Building a Boston.gov that is accessible for all
By working with a local partner, we’re keeping ourselves honest when it comes to accessibility.
We’ve mentioned this before, but our work on Boston.gov is never done. Thanks to an ongoing partnership with a small, local business, Iterators LLC, we have conducted the City’s first-known Voluntary Product Accessibility Template (VPAT). This point-in-time report uses four modes of accessibility (perceivable, operable, understandable, and robust) and 61 testable success criteria. These metrics verify online and digital accessibility efforts completed by the City to-date, and document future work that should be done.
You can find a complete copy of the report online, but we’re sharing some highlights.
We’re happy to report that the City’s website maintains a AA standard. But, throughout this project, it was clear that software cannot replace the quality of human review. When the first review was done, we found out that we only partially met the full list of criteria. About 50 of the 61 testable success criteria were either partially or fully met, but this gave us clarity on what to do next.
So far, we’ve focused on enhancing:Color contrast:
We made some tweaks to our colors a while back for better color contrast and increased readability. We realized through this project that these updates weren’t quite reflected across the entire site. Now they are.Html parsing
Parsing issues often lead to errors with page layout and wrong html tags. We want to focus on getting this right, so that assistive devices like screen readers can accurately navigate Boston.gov. We’ve started this work on some portions of our site, but have more work to do.Keyboard navigation
We want to ensure that all links and buttons have titles, alternative (alt) tags, and names.
We plan to make sure tables, lists, and iFrames on the site have captions, titles, and summaries. We will also be adding labels to input fields, such as form fields. These enhancements will make the online experience better for everyone, but particularly for those who use assistive devices, like screen readers.Images:
We’ve changed many icons from being “background images” to being images recognized by all devices. By making this change, folks who use screen readers and similar devices are able to more easily access the “alt” text of our icons to give them more context on Boston.gov.What’s next? Better headings and labels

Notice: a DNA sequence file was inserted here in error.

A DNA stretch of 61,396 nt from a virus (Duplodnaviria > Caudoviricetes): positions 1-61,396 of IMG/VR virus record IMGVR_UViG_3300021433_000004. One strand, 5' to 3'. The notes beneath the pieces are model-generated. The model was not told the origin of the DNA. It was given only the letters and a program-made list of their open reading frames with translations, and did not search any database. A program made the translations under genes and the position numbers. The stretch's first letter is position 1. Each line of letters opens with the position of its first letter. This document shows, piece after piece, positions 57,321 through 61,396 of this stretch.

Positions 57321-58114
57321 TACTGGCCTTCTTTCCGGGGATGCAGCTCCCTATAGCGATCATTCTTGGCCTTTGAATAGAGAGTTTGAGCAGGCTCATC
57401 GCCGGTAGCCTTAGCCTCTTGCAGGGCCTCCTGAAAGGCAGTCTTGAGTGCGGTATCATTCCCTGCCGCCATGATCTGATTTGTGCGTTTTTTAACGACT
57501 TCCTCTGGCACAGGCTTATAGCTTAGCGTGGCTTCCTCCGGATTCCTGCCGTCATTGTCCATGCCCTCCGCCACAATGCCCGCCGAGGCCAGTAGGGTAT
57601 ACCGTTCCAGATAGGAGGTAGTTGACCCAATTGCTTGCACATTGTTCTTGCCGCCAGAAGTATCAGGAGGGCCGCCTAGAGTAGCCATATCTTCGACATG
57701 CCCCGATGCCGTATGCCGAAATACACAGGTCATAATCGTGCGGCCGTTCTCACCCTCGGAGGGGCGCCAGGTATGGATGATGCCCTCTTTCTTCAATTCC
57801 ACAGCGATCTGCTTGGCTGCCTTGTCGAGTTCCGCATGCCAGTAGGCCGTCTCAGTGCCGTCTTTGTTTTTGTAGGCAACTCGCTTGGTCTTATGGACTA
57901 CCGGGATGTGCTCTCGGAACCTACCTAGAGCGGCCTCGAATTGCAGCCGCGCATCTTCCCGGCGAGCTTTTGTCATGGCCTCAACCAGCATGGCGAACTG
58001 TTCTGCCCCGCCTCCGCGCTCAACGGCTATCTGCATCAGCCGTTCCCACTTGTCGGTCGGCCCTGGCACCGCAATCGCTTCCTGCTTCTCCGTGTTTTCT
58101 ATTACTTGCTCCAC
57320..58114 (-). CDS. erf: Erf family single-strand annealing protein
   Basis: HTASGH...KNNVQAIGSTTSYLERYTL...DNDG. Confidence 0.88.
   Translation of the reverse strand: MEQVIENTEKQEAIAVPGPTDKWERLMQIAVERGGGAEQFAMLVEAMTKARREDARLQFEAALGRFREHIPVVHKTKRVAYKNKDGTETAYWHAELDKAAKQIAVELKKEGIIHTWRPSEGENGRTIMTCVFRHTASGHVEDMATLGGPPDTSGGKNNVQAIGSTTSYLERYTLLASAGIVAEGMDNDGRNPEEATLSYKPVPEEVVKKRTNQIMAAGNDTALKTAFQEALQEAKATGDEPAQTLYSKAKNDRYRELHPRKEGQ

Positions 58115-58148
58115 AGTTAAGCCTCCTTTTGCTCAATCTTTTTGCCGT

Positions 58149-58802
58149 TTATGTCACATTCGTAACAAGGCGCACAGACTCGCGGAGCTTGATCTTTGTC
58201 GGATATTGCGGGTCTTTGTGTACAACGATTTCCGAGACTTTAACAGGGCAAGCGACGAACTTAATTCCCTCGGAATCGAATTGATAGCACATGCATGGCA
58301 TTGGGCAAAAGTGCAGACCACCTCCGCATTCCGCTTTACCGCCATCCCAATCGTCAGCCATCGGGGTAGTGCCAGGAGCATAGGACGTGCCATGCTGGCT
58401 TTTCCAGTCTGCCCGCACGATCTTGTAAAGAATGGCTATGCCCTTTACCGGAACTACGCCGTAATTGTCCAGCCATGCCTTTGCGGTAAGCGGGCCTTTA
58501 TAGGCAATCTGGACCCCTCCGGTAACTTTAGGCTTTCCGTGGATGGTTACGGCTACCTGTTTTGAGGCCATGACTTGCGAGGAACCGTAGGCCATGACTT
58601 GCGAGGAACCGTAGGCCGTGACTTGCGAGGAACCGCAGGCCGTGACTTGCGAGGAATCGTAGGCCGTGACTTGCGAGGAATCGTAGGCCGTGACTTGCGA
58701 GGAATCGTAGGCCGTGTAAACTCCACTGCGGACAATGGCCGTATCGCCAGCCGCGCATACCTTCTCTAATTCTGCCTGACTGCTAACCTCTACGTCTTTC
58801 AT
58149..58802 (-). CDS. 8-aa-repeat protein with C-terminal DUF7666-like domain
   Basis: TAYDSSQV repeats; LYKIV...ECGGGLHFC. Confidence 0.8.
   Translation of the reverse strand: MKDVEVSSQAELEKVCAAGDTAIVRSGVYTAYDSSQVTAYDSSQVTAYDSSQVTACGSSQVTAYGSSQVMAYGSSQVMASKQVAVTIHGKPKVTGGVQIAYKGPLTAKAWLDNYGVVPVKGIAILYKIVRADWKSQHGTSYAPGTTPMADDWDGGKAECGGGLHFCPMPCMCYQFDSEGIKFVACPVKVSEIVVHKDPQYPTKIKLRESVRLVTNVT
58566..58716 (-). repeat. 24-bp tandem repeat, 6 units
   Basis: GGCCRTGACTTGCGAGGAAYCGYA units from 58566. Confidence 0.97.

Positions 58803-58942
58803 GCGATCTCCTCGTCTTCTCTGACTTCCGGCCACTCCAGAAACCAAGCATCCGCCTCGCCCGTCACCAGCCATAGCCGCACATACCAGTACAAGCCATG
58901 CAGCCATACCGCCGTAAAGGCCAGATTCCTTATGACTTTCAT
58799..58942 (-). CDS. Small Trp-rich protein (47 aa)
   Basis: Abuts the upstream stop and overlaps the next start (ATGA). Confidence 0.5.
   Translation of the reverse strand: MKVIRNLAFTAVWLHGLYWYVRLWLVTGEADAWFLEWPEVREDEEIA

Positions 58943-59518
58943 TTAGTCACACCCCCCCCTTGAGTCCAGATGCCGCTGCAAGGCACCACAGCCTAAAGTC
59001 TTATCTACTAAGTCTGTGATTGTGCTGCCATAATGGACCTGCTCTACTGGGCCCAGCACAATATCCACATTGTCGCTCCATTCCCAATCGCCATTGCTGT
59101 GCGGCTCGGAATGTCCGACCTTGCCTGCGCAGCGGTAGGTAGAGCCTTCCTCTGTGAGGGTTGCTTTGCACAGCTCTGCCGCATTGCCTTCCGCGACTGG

Making sure everything has appropriate html markup is a start. But, we have more work to do to ensure that all those labels have meaningful content and a set hierarchy on the page. This work is ongoing.
Creating accessible experiences outside of Boston.gov
While this isn’t a part of our recent VPAT report, we think it’s important to highlight some of the accessibility work we’ve been adding to our other digital tools, specifically social media. Among our responsibilities, we manage the City of Boston’s main social media accounts, and even in this medium, accessibility is key. When displaying text in graphics in our posts, we either add “alt text” for those graphics, or we make sure the text in the actual post is the same as the text in the graphic. We also post multilingual graphics and text when we have that information available, especially during major events like the 2020 Election and the COVID-19 pandemic.Easier access to audio and video
When creating videos for sharing on YouTube and other social media platforms, we prioritize including caption files. Our YouTube videos also provide transcripts and contextual video descriptions, whenever possible. For Instagram, where a separate caption file isn’t possible, we often add the captions directly into our videos. We do this by adding burned-in subtitles (they appear as part of the video file itself). When critical and available, we also create multilingual videos in the City of Boston’s top languages.
Any questions or feedback? Send us an email at firstname.lastname@example.org. We’re also in constant partnership and communication with our colleagues at the Disabilities Commission and the Office of Language and Communication Access. If you write to them about your experiences on Boston.gov or with any of our digital tools, they will also make sure to share your feedback with us.
If you want to learn more, check out some other posts about our work in creating an accessible City of Boston:
- A message from Commissioner McCosh: Improving digital accessibility (October 2020)
- Why it’s critical that your website is keyboard accessible (August 2020)
- Designing a violation envelope that's easier to understand (June 2020)
- Digital Storytelling team elevating Boston voices (November 2019)
- Creating accessible information for returning citizens (July 2019)
- There’s more than meets the eye to web accessibility (April 2019)
- Last updated:
- Published by: Digital Services Team
You can download the complete Voluntary Product Accessibility (VPAT) report: